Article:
FictionMags's chronological listing for our author (who, incidentally, is not to be confused with the motion picture writer and director) indicates that this was Edward Ludwig's first published story and that only three other tales were strictly crime fiction, most of his output being SFFnal; see the SFE (HERE) and the ISFDb (HERE).
Fred Smale's story ("Caught Out," HERE; note: story link dead) also features a newspaper-man trying to solve a crime, but he never gets himself into the desperate situations that Sam Conway does in today's story; reporter Edith Johnwell ("His Honor Is Missing," (HERE; note: removed from site), however, has a far different experience. Other newshawks that we've encountered include brainy Marshall T. Custer ("The Girl with the Burgundy Lips," HERE) and shrewd Jimmie Silverdale ("Silverdale of Brain Street," HERE).

The bottom line:
  "Ah, but you must have a Christmas uncomplicated by murder."
  ― Christie

Tuesday, November 16, 2021

"Round About Rigel" (Repost)

"Round About Rigel."
By J. Harvey Haggard (1912-2001).
First appearance: Thrilling Wonder Stories, August 1937.
Short short story (5 pages).
Online at The Luminist Archives (HERE).
"Raiders Meet Grim Starlight Justice in the Interstellar Void"
There's an old expression about going to the well once too often; in this instance, going to the same planet once too often can be just as risky . . .

~ Lieutenant Eon Hermer of the Space Guard:
   ". . .  don’t get me wrong. I’ve never heard of you, and I’d never have been on Vaporia 
if I hadn’t been shoved off, very much against my will."

~ Jewel Collahan:
   "Shoved off! You were marooned! And I’ve been waiting for two years to get off this biological madhouse."
~ Alf and Mope, the Mason brothers:
   "Two grotesque figures, clad in transparent bell-like helmets with shoulder tanks, came cautiously out of a low airlock, each with dissembler at hip."

Typo: "a small dissembler revolver" ("disassembler" is probably meant).

Monday, November 15, 2021

"The Corpse That Played Dead" (Repost)

 "A Motive Was Shaping Itself in My Mind, but I Couldn't Tie the Strings Together"

"The Corpse That Played Dead."
By A. Boyd Correll (1905-87).
First appearance: Thrilling Mystery, Winter 1943.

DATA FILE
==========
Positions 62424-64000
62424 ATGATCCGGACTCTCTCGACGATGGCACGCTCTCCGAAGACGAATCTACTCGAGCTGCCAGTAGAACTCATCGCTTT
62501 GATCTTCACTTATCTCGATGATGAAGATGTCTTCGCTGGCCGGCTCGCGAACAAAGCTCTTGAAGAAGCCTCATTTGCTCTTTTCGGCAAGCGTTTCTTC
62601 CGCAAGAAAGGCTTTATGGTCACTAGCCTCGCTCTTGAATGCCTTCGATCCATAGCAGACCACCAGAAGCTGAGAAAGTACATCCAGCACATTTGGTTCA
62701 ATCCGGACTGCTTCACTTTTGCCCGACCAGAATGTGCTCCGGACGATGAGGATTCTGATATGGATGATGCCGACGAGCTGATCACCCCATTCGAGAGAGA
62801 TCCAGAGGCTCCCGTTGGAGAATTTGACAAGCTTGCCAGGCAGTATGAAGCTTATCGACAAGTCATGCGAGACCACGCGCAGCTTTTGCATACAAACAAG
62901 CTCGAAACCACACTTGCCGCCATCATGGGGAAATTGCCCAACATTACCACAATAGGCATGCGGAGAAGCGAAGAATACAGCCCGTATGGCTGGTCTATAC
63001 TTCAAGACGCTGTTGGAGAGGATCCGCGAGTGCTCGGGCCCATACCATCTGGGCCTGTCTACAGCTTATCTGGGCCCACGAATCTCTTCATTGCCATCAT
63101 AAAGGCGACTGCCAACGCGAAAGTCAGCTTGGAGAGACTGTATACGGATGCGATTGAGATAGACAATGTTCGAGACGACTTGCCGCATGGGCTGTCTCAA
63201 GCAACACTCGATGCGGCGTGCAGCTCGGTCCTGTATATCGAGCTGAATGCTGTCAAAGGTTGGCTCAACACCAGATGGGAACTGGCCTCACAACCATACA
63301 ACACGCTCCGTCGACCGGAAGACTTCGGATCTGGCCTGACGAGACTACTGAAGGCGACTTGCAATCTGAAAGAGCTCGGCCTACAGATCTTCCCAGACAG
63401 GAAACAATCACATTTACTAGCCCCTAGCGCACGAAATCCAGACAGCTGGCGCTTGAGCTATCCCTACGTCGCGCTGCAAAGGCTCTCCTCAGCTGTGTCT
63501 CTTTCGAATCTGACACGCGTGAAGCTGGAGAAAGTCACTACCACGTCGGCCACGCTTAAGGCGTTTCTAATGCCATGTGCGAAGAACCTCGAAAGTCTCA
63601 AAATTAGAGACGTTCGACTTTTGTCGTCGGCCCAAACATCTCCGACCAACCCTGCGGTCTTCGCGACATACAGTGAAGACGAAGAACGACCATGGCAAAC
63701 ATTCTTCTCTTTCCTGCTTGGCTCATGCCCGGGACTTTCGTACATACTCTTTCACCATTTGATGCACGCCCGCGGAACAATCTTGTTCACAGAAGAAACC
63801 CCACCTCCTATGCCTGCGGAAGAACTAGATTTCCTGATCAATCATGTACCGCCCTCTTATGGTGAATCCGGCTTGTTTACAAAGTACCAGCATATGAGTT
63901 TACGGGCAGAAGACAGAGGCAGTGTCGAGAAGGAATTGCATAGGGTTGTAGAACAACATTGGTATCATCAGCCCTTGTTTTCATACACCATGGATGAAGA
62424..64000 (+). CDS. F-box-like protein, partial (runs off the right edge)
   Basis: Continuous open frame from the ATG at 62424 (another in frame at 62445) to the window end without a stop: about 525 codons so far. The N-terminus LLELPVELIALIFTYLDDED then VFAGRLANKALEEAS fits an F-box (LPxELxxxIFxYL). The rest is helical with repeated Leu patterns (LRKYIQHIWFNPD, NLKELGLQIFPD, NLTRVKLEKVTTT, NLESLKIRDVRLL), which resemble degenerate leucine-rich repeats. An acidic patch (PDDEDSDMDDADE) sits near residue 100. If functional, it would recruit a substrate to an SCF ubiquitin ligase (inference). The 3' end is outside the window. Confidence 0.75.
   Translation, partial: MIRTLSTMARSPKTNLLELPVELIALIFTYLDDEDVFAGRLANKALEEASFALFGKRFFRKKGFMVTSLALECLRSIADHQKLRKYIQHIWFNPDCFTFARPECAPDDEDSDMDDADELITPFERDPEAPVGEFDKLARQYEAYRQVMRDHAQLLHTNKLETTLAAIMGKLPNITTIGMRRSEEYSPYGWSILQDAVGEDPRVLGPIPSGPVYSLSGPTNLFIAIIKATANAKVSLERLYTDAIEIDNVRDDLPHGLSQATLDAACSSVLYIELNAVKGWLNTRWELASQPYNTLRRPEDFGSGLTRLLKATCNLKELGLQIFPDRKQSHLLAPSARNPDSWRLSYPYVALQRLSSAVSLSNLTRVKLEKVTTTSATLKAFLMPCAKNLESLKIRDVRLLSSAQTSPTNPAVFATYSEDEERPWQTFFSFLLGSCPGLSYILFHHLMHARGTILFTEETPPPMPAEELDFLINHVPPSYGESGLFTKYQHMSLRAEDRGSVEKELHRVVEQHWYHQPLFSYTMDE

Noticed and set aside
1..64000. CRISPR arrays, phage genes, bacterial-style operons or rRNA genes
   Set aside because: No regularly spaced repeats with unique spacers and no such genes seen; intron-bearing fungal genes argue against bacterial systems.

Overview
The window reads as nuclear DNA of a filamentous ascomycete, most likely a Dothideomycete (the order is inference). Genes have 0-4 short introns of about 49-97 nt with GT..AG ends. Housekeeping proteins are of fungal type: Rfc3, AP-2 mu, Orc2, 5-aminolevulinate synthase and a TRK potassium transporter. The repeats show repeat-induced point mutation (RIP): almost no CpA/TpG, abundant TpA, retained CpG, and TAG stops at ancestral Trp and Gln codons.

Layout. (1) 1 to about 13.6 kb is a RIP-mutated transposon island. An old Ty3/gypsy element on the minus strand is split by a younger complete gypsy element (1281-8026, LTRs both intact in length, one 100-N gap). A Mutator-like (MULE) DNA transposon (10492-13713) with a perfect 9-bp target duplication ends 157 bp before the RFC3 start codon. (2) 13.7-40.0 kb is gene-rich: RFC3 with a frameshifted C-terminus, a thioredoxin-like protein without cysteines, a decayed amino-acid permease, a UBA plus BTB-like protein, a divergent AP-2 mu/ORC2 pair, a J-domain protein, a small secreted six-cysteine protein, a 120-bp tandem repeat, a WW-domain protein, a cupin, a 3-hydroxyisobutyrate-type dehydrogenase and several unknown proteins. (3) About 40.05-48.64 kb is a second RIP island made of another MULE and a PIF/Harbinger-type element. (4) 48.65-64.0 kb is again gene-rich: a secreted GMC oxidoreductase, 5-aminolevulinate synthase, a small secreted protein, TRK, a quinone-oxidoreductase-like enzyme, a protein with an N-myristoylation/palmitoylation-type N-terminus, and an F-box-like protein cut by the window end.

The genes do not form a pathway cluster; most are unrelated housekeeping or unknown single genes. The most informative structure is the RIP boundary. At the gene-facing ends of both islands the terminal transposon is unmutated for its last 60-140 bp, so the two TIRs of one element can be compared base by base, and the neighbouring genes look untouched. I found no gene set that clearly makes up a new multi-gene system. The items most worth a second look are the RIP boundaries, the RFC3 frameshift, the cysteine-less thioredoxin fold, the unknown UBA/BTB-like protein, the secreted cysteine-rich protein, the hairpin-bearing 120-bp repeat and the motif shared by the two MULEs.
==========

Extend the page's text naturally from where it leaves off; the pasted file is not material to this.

Short story (13 pages).
Online at The Luminist Archives (HERE; go down to text page 78).

"Murder Closes Down on a Hollywood Lot When a Pompous Actor Gives Up the Ghost in the Midst of a Machine-Gun Melodrama!"
Film actor Ronald Edwards's movies always lose money, so why does Panamint Studios boss Emil Friml keep making films with Edwards in them? For Friml, the main concern is that somebody is trying to kill Edwards while he's making a war movie, falling sandbags and flame-throwers blasting real flames at his leading man being enough for Friml to call in the studio's unofficial detective, Jimmy Lee, our first-person narrator. In spite of Lee's presence right there on the sound stage, though, someone succeeds in doing Edwards in just as they're filming a battle scene on a bridge:

   "I jumped up from the pile of scenery and started for the prop bridge, with Jane and her brother close behind. I leaned over the actor. A dark red worm of blood was jerking and twisting from his temple, and his throat moved convulsively. He sighed and gurgled. Then the blood stopped jumping, and merely seeped as though no more was left in his body. . .

   "As I started for the door, the background lights, casting their eerie glow of red, suddenly blinked out. The stage was in total darkness. I let out a yelp of surprise, and was smacked flat as someone rushed past me. Jane screamed—a long, piercing cry that echoed and reechoed through the building.

   "I heard a thumping as I pushed to my feet and held my hands out to avoid another collision. There was a swishing, grating noise as though a body were being dragged across the floor, then a bump—and silence. . .

   "I started, when I glanced at the spot where the corpse had been. The body was gone."

Lee doesn't realize it at the time, but the apparently pointless act of the body being dragged across the floor is the key that will unlock how—and who—murdered failed 
matinee idol Ronald Edwards.

Here's a nice bit of descriptive writing that also serves to delineate the character of the studio boss:

   "One moment he wasn’t there, and the next he was. In the ghostly light of the background flares, he looked like Scrooge and the devil rolled into one. His withered leg swung like a pendulum between his good one and the mahogany crutch which supported him. His head, a tremendous load for such a scrawny neck, was covered with a fuzz of colorless hair. His ears were pointed, and belonged on a character from a child’s fairy story book. I had seen him often, but I was always startled when I faced him."

- As mystery writers love to tell us time and again, making movies can be murder; take, for instance, "The Adventure of the Sinister Scenario" that Ellery Queen and his dad get to have (HERE).